What is so blessed about mourning? Of all the beatitudes, "Blessed are they who mourn" seems most baffling. In some translations, "Blessed" is rendered "Happy." How can we mourn and be happy at the same time?
Mourning has fallen out of fashion. Time was when strict norms dictated mourning customs. Black was the only proper color for mourning a spouse or parent, and not just for the funeral. Dressing all in black for anything less than six months was considered scandalous and disrespectful. After that, one could "break mourning" with a touch of white, gradually working up to somber gray.
People did not attend social functions or go to movies while in deep mourning. They resisted pretending things were normal as the realization set in that their definition of normal had changed forever.
Such practices served a practical purpose. They shielded mourners from the demands of daily interactions and distractions, thus giving their hearts and minds sufficient time to heal. Nowadays, in the rush to get back to "life as usual," much has been lost : not the least of which is our mental health.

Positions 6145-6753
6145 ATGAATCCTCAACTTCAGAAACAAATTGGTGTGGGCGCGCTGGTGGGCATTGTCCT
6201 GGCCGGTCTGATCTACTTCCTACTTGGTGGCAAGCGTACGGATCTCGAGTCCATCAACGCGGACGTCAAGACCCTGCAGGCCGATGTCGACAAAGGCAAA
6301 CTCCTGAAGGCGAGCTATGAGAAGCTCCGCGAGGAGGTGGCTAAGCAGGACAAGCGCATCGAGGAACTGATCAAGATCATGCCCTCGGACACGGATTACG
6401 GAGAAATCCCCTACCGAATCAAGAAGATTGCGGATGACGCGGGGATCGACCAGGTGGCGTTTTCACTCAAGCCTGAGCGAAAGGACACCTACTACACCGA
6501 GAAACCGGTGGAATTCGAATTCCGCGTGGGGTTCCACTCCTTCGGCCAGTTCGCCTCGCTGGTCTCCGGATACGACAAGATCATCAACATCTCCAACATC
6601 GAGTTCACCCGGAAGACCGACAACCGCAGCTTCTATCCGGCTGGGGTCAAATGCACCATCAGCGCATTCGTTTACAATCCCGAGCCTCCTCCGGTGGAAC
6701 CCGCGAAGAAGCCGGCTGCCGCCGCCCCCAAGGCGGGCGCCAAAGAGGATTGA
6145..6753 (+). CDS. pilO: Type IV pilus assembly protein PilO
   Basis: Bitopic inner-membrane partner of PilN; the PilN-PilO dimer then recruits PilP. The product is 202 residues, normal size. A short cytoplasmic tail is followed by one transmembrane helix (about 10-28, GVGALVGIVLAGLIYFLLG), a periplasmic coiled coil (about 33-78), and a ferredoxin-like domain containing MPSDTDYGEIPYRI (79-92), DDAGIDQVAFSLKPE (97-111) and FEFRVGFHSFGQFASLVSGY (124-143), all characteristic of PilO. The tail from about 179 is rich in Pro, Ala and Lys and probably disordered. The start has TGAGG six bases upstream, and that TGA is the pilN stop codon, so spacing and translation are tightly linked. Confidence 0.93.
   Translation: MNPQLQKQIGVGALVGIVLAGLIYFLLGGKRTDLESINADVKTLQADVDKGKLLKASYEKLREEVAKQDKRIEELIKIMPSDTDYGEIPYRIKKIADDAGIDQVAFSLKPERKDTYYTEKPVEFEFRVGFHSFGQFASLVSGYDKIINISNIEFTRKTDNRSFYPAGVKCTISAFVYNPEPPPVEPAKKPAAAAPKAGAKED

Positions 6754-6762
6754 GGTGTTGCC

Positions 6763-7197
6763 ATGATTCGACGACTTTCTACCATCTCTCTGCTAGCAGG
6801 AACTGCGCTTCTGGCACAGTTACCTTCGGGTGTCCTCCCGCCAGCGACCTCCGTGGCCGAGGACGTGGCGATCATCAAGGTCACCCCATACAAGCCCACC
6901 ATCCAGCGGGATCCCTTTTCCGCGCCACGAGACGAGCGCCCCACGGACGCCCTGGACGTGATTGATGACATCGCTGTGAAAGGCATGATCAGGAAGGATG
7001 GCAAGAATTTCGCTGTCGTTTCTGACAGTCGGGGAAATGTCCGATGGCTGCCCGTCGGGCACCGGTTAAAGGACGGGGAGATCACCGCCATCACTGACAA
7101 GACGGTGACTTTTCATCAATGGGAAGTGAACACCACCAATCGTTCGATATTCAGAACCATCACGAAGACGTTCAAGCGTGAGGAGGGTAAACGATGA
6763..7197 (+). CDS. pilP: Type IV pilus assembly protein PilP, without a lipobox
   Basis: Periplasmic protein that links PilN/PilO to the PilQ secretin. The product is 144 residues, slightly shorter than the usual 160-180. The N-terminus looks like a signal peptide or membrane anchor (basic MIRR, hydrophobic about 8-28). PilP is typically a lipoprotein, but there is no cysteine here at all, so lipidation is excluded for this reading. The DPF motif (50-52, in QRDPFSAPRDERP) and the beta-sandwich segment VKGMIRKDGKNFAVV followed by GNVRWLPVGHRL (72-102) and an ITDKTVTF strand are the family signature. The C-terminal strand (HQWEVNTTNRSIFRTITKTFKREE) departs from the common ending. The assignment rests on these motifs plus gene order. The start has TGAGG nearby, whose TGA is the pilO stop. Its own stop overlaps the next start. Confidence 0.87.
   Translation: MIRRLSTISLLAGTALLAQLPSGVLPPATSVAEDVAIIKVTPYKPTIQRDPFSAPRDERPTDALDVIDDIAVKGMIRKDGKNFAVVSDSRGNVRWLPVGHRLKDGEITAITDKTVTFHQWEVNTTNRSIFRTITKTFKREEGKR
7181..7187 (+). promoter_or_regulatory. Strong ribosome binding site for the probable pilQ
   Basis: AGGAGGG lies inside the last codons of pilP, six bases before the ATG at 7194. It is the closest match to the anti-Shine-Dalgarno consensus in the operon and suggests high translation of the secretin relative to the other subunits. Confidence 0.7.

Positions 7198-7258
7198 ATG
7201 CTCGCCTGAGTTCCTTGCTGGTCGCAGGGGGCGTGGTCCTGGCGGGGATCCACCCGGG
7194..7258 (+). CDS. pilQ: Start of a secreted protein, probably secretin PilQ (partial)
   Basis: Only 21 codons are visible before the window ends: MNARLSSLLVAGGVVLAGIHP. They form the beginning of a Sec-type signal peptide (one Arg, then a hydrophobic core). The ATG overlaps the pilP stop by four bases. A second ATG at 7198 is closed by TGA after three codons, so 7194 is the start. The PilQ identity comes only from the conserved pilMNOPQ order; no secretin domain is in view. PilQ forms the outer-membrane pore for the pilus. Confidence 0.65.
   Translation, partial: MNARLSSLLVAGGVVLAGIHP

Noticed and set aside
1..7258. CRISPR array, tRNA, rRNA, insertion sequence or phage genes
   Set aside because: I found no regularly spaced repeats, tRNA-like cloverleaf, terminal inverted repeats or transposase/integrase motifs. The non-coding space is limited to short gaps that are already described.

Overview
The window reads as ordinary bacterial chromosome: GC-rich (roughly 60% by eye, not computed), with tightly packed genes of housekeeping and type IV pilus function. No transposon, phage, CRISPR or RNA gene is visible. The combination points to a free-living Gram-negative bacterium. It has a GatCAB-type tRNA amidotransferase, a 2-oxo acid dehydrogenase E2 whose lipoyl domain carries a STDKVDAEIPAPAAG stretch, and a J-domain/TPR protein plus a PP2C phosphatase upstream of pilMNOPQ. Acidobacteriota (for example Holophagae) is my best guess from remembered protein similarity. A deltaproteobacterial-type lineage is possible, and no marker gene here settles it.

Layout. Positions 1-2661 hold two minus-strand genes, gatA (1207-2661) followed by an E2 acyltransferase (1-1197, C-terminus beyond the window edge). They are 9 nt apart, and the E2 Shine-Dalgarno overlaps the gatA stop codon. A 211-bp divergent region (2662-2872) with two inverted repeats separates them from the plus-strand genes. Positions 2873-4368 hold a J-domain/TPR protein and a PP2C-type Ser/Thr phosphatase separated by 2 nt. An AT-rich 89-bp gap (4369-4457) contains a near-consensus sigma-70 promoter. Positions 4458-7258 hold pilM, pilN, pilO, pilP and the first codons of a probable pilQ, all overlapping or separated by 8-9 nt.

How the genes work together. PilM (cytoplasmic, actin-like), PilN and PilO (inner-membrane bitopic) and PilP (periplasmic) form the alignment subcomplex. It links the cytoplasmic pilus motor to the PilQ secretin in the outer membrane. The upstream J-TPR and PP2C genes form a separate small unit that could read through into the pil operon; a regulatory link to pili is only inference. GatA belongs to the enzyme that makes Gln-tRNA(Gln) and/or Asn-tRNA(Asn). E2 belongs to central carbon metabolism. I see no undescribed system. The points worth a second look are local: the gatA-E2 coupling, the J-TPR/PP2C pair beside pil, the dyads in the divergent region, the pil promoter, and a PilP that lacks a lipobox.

People may try to comfort children at the death of a pet by quickly replacing it with another one. Denied a chance to grieve, the child is deprived the opportunity to grow. He/she learns the erroneous lesson that pain of loss is an inconvenience to be avoided and, worse, that pets, things and even people are interchangeable. Such dismissals do not in fact rejuvenate life but slowly, almost imperceptibly, deaden it.
More things than death need grieving. A failed marriage, a lost job, an unsuccessful college application all demand we admit some doors have closed forever. When we take time to mourn the inevitable loss of youth, health and even our dreams, we honor them. This honoring allows us to let them go and let us move on. The cross compels us to become fully alive not by avoiding pain and loss but by passing through them.
During November we remember those who have died. We bless the emptiness created by their passing. Toward the end of the month we gather to give thanks not just for what we have but for what we once had and is now gone forever. In allowing ourselves a time to mourn, we expand our capacity to love and live. In so doing, we become truly blessed and happy.